AUSTIN, Texas -- The most memorable mental photograph from the BCS National Championship Game frames a moment long after the confetti rained upon the Rose Bowl. Behind the end zone, outside the Alabama locker room, the air is rich with celebration. There are University of Alabama administrators and coaches' wives and parents of players, all of them feeling younger, more alive. There are writers carrying notebooks and digital recorders, professionally neutral but not immune to the excitement.
Through that giddiness rode a golf cart carrying Texas coach Mack Brown from the interview tent back to the Longhorns locker room.
Without hearing his words, you knew that Brown had been gracious. Brown is the Michael Bublé of press conferences -- he never hits the wrong note. You knew he had congratulated the Crimson Tide on its 37-21 victory. You knew the loss of all-everything quarterback Colt McCoy to a game-ending shoulder injury on the fifth offensive play of the game had not been used as an excuse.
But the public moment had ended. Brown had the left the podium. And as Brown rode past that winning locker room, lips thinned out to nothing, stare burning like an acetylene torch, there could be no doubt of what the private Brown felt.
Two months have yet to pass since that night in Pasadena. Alabama announced Tuesday that it would make its congratulatory visit to the White House on March 8. Brown has not watched the video of the game yet. He may never watch it. Syracuse basketball coach Jim Boeheim has never looked at a replay of the 1987 national championship game, which the Orange lost by one point to Indiana.
Yet the heartbreak of losing McCoy has receded. A new class of recruits has been signed. On Tuesday, the 2010 Longhorns held their first session of spring practice in pads.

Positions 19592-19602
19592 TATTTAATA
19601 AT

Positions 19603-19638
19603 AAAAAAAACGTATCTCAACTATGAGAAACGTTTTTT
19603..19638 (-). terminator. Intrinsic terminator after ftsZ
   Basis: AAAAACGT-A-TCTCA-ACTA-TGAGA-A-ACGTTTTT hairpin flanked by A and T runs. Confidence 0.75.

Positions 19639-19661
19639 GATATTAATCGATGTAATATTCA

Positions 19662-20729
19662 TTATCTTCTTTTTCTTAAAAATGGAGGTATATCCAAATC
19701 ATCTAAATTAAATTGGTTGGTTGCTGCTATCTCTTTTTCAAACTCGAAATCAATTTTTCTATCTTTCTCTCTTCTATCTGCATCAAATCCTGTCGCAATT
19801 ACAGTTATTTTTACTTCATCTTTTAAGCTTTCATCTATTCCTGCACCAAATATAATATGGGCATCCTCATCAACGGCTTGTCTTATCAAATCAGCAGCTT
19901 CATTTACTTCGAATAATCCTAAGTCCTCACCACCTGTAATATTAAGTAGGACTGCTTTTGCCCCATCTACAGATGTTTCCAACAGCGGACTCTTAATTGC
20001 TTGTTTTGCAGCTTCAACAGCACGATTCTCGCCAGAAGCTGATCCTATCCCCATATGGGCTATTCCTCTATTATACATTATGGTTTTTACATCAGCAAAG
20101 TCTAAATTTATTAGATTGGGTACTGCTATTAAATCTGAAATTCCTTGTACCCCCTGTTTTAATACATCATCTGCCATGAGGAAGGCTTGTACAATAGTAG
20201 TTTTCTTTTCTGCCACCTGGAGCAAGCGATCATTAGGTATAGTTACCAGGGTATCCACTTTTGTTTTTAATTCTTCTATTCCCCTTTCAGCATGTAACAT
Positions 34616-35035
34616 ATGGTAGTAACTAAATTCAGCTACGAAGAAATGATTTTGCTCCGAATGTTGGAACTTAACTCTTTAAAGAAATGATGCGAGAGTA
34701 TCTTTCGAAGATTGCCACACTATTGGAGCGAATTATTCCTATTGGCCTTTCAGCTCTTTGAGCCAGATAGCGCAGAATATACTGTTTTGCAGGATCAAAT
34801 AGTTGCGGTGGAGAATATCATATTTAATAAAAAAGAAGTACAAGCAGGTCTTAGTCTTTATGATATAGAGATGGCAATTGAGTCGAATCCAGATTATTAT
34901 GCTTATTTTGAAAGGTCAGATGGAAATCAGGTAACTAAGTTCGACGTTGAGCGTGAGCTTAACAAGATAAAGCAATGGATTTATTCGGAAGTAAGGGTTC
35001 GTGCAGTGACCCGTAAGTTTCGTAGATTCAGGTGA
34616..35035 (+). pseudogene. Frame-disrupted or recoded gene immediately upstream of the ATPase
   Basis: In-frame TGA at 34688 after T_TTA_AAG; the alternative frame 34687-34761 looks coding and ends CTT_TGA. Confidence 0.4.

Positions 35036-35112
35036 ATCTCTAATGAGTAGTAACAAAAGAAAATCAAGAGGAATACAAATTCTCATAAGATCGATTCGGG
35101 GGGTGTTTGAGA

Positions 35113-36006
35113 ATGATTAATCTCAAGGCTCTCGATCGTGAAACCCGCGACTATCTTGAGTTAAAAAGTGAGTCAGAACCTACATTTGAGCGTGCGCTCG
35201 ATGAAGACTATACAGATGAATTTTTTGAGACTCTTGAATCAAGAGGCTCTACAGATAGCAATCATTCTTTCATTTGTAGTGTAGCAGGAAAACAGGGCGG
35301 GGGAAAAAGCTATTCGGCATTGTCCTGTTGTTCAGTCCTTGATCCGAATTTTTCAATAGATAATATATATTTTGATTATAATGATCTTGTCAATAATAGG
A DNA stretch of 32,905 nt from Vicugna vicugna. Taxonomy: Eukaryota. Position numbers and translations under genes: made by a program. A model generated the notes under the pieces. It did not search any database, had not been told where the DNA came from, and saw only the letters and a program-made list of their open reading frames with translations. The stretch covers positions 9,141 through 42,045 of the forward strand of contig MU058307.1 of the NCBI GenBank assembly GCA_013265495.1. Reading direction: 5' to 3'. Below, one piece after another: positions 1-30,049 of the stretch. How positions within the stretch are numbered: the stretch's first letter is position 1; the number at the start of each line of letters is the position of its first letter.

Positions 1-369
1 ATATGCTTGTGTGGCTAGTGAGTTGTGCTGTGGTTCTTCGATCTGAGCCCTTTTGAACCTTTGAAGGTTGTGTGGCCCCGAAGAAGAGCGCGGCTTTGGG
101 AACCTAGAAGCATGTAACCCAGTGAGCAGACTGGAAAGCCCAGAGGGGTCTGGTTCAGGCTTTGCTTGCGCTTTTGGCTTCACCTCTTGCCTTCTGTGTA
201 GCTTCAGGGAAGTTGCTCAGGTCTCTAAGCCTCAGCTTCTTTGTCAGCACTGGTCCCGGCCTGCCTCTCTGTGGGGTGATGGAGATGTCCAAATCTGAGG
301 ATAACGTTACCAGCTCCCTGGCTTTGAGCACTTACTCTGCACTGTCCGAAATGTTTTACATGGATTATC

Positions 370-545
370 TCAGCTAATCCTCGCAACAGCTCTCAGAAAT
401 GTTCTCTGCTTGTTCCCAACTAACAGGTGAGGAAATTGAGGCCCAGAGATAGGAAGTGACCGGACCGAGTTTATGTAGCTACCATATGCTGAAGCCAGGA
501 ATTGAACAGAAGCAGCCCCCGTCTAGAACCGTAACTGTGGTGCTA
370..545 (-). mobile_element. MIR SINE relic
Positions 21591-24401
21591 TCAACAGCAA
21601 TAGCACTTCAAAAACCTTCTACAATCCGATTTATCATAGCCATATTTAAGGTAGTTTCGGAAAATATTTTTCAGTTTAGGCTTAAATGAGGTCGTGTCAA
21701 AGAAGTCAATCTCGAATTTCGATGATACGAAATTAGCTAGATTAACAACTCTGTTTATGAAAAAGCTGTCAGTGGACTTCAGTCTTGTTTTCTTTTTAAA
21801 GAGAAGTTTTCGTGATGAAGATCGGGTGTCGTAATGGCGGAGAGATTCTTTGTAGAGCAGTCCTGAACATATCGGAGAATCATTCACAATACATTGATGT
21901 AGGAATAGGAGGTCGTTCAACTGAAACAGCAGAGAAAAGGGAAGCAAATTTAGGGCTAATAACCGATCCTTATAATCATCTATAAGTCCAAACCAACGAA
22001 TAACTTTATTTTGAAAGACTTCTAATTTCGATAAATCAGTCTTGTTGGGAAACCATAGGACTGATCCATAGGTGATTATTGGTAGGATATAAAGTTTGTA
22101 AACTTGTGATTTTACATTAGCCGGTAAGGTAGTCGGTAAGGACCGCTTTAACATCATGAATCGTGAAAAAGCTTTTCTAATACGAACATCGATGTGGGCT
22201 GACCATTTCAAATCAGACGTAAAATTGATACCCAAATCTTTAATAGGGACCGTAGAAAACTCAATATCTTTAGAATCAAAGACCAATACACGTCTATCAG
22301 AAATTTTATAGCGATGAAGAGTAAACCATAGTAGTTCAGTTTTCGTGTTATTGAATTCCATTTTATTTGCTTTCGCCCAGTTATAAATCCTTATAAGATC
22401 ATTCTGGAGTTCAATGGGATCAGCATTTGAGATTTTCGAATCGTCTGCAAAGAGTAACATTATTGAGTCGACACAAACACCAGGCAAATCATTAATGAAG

And in the eight weeks since that night, Brown has seen his mother diagnosed with pancreatic cancer, a disease that is swift and sure. Katherine Brown died Sunday in Cookeville, Tenn., her family at her bedside.
Two days later, Mack sat in his office on the second floor of the Moncrief-Neuhaus Athletic Center, waiting for practice to begin. As soon as it ended, he would return to Cookeville for the funeral Wednesday.
To find the first coach who put football before family, all you have to do is find the first coach. It is what coaches do. But in Brown's case, football is family. Katherine Brown, 81, was the daughter of a legendary Tennessee high school coach and the mother of two college head coaches.
"She'd kick my butt if I didn't do right," Brown said Tuesday. "My Lord, that's why I'm here. She would be mad. She would say, 'You are not at practice, boy? What are you doing?' I am going to go practice."
His brothers Watson and Mel encouraged him to return home for practice, for the escape, for a few hours of normal. Brown sounded as good as anyone has a right to sound two days after losing a parent. The frustration and disappointment on his face as he rode through the underbelly of the Rose Bowl that night are gone. You didn't have to look closely to see they have been replaced by sorrow and fatigue. You could see the wariness of someone who has absorbed some emotional blows and knows the beating isn't done.
After the championship game, Brown made eight trips to see his mother. He made the ninth one after practice Tuesday night. Before he left Darrell K. Royal-Texas Memorial Stadium, Brown assembled his team at midfield. He spoke for several minutes, then walked slowly toward the south end zone and made a statement to the media.
"The message I gave to the team is that I'm sad that she's gone, that it would have been selfish for us to ask that she stay because she was sick. But I talked to my mom at least three times every week for my whole life. I told her I loved her every day. We need to all reach out to our parents and say that we love 'em and care for 'em and make sure that they know that. Because we got a hard world out there."
" She never walked by a person without speaking and trying to make that person feel really good," Brown said. "And she loved her sons unconditionally. That's the way parents should be. I would send that message to all fathers. And for all of you guys out there that have a mom, make sure you hug 'em. Make sure you love 'em. Losing Mom's really tough. I'm just lucky I had her for 58 years."
Ivan Maisel is a senior writer for ESPN.com and hosts the ESPNU College Football podcast. Send your questions and comments to Ivan at Ivan.Maisel@ESPN3.com.